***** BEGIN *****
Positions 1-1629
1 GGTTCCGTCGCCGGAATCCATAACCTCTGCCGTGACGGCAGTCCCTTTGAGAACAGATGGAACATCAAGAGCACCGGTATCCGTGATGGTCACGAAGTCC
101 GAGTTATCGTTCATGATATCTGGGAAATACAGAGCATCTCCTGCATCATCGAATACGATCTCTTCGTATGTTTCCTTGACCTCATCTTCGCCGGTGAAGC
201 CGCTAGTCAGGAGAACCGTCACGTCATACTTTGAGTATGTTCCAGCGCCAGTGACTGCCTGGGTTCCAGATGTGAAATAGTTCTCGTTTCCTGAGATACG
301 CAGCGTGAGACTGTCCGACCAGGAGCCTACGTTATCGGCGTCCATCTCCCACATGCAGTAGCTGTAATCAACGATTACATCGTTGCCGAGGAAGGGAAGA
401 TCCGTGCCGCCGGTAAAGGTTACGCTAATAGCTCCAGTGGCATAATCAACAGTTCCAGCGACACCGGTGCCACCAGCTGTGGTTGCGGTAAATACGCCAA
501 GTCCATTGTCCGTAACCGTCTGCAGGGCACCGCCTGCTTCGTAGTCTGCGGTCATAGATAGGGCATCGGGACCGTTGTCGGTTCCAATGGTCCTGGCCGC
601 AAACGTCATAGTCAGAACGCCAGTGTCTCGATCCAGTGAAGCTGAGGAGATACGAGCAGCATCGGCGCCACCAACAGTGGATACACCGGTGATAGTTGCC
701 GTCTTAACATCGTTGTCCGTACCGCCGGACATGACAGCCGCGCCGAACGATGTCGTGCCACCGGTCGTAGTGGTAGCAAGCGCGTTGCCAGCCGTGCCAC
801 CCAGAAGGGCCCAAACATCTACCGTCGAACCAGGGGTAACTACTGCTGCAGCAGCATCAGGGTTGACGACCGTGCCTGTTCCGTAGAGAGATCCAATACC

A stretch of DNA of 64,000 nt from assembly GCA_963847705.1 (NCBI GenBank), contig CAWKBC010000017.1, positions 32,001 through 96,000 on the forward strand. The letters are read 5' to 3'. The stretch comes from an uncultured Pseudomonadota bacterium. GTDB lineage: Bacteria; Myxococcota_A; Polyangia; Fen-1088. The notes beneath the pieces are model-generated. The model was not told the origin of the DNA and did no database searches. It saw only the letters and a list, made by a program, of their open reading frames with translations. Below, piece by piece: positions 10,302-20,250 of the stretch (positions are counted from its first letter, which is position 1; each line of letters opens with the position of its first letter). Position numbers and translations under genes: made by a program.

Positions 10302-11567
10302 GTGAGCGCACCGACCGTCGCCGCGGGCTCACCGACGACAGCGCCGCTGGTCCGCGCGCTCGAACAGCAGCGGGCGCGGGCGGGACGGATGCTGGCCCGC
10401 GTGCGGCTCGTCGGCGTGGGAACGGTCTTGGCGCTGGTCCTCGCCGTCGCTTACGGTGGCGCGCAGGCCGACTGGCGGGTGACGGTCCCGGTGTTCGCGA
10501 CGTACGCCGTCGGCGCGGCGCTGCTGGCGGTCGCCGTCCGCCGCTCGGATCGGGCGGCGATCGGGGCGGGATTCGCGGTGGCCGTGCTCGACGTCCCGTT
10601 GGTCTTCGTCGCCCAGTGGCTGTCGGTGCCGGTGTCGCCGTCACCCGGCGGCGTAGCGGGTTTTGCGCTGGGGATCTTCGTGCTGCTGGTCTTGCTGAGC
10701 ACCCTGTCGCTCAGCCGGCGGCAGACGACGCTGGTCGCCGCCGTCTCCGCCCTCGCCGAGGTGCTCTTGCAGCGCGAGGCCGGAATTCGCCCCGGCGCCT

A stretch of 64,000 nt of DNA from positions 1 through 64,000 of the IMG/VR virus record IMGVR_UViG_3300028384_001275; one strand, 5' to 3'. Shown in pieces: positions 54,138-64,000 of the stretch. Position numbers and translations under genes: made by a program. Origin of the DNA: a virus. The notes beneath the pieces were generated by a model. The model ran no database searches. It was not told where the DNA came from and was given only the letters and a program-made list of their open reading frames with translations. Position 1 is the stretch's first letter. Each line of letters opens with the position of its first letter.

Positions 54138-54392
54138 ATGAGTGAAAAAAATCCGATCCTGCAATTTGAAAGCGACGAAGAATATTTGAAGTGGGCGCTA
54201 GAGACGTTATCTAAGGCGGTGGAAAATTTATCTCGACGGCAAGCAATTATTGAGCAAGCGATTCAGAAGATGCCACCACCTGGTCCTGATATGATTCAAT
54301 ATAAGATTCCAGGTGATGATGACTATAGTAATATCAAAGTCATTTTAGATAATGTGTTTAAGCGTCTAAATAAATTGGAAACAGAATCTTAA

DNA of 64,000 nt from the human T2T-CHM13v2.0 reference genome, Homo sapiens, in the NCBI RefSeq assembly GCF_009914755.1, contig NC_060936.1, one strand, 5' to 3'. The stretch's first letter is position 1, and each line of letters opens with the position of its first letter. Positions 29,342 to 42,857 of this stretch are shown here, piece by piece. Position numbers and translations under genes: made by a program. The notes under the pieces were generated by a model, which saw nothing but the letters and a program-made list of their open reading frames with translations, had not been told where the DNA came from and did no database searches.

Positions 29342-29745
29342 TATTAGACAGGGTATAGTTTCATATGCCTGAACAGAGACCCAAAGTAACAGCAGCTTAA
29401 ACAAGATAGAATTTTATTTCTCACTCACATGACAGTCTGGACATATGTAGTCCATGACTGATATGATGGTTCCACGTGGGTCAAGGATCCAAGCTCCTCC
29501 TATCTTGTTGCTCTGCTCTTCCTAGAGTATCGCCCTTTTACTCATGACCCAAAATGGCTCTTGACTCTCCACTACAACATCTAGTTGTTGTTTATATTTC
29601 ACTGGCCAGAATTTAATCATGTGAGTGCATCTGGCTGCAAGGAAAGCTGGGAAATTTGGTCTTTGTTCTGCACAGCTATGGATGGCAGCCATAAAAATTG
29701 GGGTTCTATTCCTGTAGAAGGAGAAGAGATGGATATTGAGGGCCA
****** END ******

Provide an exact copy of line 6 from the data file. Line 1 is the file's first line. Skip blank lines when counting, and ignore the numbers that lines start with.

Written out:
401 TCCGTGCCGCCGGTAAAGGTTACGCTAATAGCTCCAGTGGCATAATCAACAGTTCCAGCGACACCGGTGCCACCAGCTGTGGTTGCGGTAAATACGCCAA